Nate watches Avatar #3.1-3.5

A new season, a new adventure.  It’s been a long time coming, let’s dive into the fire nation…

Chapter 1. Awakening -This wasn’t a bad start as I enjoy well done time skips and we get to see a lot of beloved characters return.  I’m actually curious: do you think that was Zuko’s earth girl in the background there?  A few things did bug me, though:

  1. So Toph bends metal easily now, but the metal apparently has to be connected (she can’t bend anything with too much air or water between her and it I’m guessing).  She hears that the inspectors are suspicious and… dumps those guys in the water?  If Toph is so powerful, why doesn’t she just use the metal bridge connecting the boats to disable or sink the other one?  The should could have saved themselves a plot hole if they made the plank wood.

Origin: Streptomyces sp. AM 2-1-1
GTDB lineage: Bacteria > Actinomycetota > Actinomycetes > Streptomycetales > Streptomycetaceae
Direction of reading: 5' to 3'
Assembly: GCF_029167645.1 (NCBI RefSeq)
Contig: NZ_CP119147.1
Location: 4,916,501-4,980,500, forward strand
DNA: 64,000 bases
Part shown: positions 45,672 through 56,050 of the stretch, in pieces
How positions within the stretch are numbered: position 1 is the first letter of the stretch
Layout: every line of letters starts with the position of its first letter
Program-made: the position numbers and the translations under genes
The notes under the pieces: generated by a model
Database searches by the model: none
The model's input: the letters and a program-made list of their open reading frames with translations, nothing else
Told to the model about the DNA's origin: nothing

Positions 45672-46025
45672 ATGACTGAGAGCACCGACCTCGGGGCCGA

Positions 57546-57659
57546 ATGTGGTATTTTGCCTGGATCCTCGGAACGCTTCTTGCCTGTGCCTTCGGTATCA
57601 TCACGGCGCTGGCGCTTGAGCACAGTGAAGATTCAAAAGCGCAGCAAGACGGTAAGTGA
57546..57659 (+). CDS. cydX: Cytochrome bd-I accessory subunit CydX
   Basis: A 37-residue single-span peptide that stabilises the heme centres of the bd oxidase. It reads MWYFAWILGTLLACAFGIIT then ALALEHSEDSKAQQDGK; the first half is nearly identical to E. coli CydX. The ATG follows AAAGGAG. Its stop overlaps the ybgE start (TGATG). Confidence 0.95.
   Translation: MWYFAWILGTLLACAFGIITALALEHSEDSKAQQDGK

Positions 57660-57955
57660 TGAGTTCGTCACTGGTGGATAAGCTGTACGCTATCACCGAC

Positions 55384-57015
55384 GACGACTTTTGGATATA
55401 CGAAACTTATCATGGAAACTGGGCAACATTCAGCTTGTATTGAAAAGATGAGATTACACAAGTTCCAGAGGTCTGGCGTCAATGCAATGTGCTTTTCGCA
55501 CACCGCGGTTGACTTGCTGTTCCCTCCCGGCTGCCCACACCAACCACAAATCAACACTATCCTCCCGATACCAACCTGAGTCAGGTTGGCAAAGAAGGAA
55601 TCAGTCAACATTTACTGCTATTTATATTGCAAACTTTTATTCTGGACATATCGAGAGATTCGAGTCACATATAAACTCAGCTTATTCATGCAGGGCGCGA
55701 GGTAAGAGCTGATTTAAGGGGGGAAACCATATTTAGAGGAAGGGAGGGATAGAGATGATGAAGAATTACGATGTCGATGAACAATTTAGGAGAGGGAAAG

2. How did they find Aang after he ran?  Oh, and bringing Appa along was a bad idea.  Why?  We’ll see…

All in all, a pretty good start that brings more depths to the characters  and gives Zuko a chance to challenge Sokka for the crown of the pimp king…

2. the Headband – Here we see the character completely enter the realm of fanservice – with Katara apparently deciding she wants to challenge Ty Lee.  Now, what I’m wondering is, how did Toph get dressed?  No, think about it a second.  Blind people usually have a system they store their clothes in since they can’t tell size and color, obviously.  Toph walks to a scene where clothes of another culture (so we know she can’t even guess at what items fit which style, like she theoretically could in an earth kingdom town) are hanging above the ground on a wire (so she shouldn’t even be able to tell they are there) and just grabs some pieces without pause.  The show’s been so good about portraying her blindness accurately, why mess up here?  Especially when you could get some cute jokes and scenes of her (or Sokka – wink wink) getting help to find them and put them on (seriously, I can’t believe she beat Katara out of the “dressing room”).  There are few things I hate more than wasted potential.